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Crit Care Med. 2019 Mar;47(3):419-427. doi: 10.1097/CCM.0000000000003596.

Improved Guideline Adherence and Reduced Brain Dysfunction After a Multicenter Multifaceted Implementation of ICU Delirium Guidelines in 3,930 Patients.

Author information

1
Department of Intensive Care Adults, Erasmus MC University Medical Center Rotterdam, Rotterdam, The Netherlands.
2
Department of Public Health, Erasmus MC University Medical Center Rotterdam, Rotterdam, The Netherlands.
3
Department of Intensive Care, Albert Schweitzer Hospital, Dordrecht, The Netherlands.
4
Department of Intensive Care, Ikazia Hospital, Rotterdam, The Netherlands.
5
Department of Intensive Care, IJsselland Hospital, Rotterdam, The Netherlands.
6
Department of Intensive Care, Franciscus Gasthuis & Vlietland, Rotterdam, The Netherlands.
7
Department of Intensive Care, Maasstad Hospital, Rotterdam, The Netherlands.
8
Department of Pulmonology and Critical Care, New York University - Langone, New York, NY.
9
Department of Pulmonology and Critical Care, Columbia University Medical Center - New York Presbyterian, New York, NY.
10
Department of Intensive Care, Pontificia Universidad Catolica de Chile, Santiago, Chile.
11
Department of Pediatric Surgery, Intensive Care Unit, Erasmus MC - Sophia Children's Hospital University Medical Center Rotterdam, Rotterdam, The Netherlands.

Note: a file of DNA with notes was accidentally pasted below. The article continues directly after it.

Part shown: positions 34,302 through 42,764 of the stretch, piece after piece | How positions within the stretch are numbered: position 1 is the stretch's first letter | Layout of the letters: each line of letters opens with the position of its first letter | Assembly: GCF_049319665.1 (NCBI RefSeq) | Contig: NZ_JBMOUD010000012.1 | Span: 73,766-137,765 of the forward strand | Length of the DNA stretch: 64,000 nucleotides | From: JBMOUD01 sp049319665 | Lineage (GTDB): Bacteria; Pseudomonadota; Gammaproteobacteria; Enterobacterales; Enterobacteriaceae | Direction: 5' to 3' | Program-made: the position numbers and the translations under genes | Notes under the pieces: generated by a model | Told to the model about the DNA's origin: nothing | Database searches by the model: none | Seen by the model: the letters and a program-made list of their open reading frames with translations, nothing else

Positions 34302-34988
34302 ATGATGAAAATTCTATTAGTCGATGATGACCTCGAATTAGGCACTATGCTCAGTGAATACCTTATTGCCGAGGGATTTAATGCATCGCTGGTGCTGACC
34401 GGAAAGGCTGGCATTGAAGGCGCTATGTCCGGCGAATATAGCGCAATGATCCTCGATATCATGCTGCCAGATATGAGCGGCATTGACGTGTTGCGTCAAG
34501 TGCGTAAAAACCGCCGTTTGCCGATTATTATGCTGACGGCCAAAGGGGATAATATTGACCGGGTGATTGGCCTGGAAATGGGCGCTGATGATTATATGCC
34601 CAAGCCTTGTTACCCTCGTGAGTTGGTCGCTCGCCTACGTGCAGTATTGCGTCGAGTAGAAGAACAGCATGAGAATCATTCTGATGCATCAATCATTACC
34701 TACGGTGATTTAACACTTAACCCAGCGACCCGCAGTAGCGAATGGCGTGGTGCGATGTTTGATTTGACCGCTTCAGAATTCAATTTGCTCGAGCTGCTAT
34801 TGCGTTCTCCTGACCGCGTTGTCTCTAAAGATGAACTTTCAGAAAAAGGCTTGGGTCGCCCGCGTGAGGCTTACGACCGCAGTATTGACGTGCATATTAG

Abstract

OBJECTIVES:

Implementation of delirium guidelines at ICUs is suboptimal. The aim was to evaluate the impact of a tailored multifaceted implementation program of ICU delirium guidelines on processes of care and clinical outcomes and draw lessons regarding guideline implementation.

DESIGN:

A prospective multicenter, pre-post, intervention study.

SETTING:

ICUs in one university hospital and five community hospitals.

PATIENTS:

Consecutive medical and surgical critically ill patients were enrolled between April 1, 2012, and February 1, 2015.

INTERVENTIONS:

Multifaceted, three-phase (baseline, delirium screening, and guideline) implementation program of delirium guidelines in adult ICUs.

MEASUREMENTS AND MAIN RESULTS:

The primary outcome was adherence changes to delirium guidelines recommendations, based on the Pain, Agitation and Delirium guidelines. Secondary outcomes were brain dysfunction (delirium or coma), length of ICU stay, and hospital mortality. A total of 3,930 patients were included. Improvements after the implementation pertained to delirium screening (from 35% to 96%; p < 0.001), use of benzodiazepines for continuous sedation (from 36% to 17%; p < 0.001), light sedation of ventilated patients (from 55% to 61%; p < 0.001), physiotherapy (from 21% to 48%; p < 0.001), and early mobilization (from 10% to 19%; p < 0.001). Brain dysfunction improved: the mean delirium duration decreased from 5.6 to 3.3 days (-2.2 d; 95% CI, -3.2 to -1.3; p < 0.001), and coma days decreased from 14% to 9% (risk ratio, 0.5; 95% CI, 0.4-0.6; p < 0.001). Other clinical outcome measures, such as length of mechanical ventilation, length of ICU stay, and hospital mortality, did not change.

CONCLUSIONS:

This large pre-post implementation study of delirium-oriented measures based on the 2013 Pain, Agitation, and Delirium guidelines showed improved health professionals' adherence to delirium guidelines and reduced brain dysfunction. Our findings provide empirical support for the differential efficacy of the guideline bundle elements in a real-life setting and provide lessons for optimization of guideline implementation programs.

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